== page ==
I always understood electrical energy as the potential energy of a charge sitting in an electrical field, and not energy radiated by an accelerating charge. So the only way to transfer electrical energy through a wire is to move the charges (electrons) themselves through the wire. Capacitors aren't charged by absorbing radiation, they are charged by moving some electrons from one plate to the other, creating an electrical potential, and thus giving the charges a certain potential energy. Similarly, electrical motors depend up the moving charge carriers themselves, and aren't at all powered by radiation.

The lightbulb is a good example to mention. The lightbulb works by sending a current, ie moving electrons, through a resistor. The resistor converts some of the electrical energy of the electrons into thermal energy. The resistor heats up. Any object that has a temperature above absolute zero emits electromagnetic radiation, because the electrons in the material are jiggling, or accelerating. Once the temperature of the resistor is high enough, the radiation emitted is energetic enough to fall within the visible range of the EM spectrum. So I guess lightbulbs utilize both electrical energy and radiative energy to operate, hehe.

12. Jul 26, 2009

### mgb_phys

Re: Just to know...??

That's partly true but not really the point.
Electricity does move through a wire by moving electrons but the electrons don't have to move the full lenght of the wire. An electron moves (a small distance) which creates an electric field that moves at near light speed to the next electron which it causes to move. This moving electron creates a field that moves the next and so on.....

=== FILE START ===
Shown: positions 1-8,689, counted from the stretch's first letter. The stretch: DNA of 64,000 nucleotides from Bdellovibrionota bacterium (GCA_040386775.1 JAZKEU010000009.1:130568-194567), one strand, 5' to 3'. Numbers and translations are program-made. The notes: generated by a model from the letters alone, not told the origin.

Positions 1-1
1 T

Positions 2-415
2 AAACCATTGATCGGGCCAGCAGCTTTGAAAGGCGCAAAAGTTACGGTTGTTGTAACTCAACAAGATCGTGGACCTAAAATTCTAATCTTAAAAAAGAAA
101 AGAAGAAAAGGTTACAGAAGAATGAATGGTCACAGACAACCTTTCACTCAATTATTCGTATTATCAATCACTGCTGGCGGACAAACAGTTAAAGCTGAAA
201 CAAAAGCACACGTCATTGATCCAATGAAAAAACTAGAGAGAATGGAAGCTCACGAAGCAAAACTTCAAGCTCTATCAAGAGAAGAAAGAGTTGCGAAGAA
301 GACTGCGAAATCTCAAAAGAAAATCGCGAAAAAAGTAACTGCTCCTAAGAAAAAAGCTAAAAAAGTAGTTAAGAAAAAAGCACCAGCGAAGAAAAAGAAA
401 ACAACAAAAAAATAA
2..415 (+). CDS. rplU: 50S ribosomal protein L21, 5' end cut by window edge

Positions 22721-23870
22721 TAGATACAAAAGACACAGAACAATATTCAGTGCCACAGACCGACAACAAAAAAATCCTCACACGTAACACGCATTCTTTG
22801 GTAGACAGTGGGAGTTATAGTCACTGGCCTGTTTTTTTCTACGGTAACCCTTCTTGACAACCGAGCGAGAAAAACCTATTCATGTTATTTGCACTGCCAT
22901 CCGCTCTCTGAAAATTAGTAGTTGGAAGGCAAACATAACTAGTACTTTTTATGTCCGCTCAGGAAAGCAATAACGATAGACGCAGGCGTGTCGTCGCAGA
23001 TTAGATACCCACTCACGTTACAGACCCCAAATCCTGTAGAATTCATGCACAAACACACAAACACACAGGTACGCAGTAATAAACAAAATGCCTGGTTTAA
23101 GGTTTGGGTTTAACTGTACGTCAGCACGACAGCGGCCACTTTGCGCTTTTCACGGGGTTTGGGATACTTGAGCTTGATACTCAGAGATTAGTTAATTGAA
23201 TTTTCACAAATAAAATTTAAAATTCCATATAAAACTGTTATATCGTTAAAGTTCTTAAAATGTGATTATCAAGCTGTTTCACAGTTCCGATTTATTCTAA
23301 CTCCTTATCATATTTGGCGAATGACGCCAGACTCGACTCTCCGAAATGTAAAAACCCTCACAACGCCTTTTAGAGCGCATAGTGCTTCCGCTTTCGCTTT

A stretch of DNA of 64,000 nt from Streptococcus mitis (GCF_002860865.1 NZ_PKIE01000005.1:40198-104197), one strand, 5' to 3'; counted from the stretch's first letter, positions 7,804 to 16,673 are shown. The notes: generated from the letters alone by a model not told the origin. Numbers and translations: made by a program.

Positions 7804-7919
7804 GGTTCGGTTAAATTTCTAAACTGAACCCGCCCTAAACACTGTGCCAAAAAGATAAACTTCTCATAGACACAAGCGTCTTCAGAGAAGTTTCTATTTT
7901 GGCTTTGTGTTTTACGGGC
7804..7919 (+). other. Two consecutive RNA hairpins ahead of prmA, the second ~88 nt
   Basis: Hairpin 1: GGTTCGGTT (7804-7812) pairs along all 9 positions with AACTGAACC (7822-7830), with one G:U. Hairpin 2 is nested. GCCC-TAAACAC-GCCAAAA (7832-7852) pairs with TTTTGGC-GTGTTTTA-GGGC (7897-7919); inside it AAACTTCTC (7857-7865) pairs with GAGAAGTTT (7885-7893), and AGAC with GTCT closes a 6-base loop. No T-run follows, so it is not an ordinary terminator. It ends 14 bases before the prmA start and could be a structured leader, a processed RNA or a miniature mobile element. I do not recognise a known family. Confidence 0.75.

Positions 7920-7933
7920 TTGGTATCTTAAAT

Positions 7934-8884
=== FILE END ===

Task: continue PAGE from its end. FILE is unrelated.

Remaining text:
It's a bit like a train starting off by bumping wagons, or a mexican wave in a stadium - the signal travels along faster than the individual wagon or football fan can move.

13. Jul 26, 2009

### ralilu

Re: Just to know...??

The light bulb analogy makes alot of sense. And mgb_phys cleared up the role of the EM wave. this is interesting stuff :) thx

14. Jul 27, 2009

### pallidin

Re: Just to know...??

Yeah, I've learned a few things here myself!
Gotta love PF.

15. Jul 27, 2009

### fleem

Re: Just to know...??

Classically speaking, current theory is that any information traveling through a medium of massive objects will travel below light speed, and any information traveling through a massless medium will travel at light speed, no matter what the form of that information.

16. Jul 27, 2009

### flatmaster

Re: Just to know...??

You can measure this with a waveform generator, oscilloscope, and a length of coaxial cable, all which can be found in an introductory university lab.

17. Aug 1, 2009

### SlyFox

Re: Just to know...??

Thanks for the correction! What you say makes sense now that I think about it more. In a DC circuit with a battery, a capacitor, and a switch and no resistor, the time constant would be roughly zero meaning the capacitor would charge almost immediately.

18. Aug 2, 2009

### ford2go

Re: Just to know...??

In wires, you don't just have one electron. Basically, it's the old pool ball system. An electron ( or a lot of them) bang into one end of a wire. This shifts the electrons all through the wire, and some come out the other end to give you a great shock or whatever.

The same thing happens in the filament of a light bulb. However, I would assume that due to its structure, many of the electrons get banged about within the filament. All of this internal movement causes heat and light.

The actual explanation involves a lot more detail, but that's the basic concept.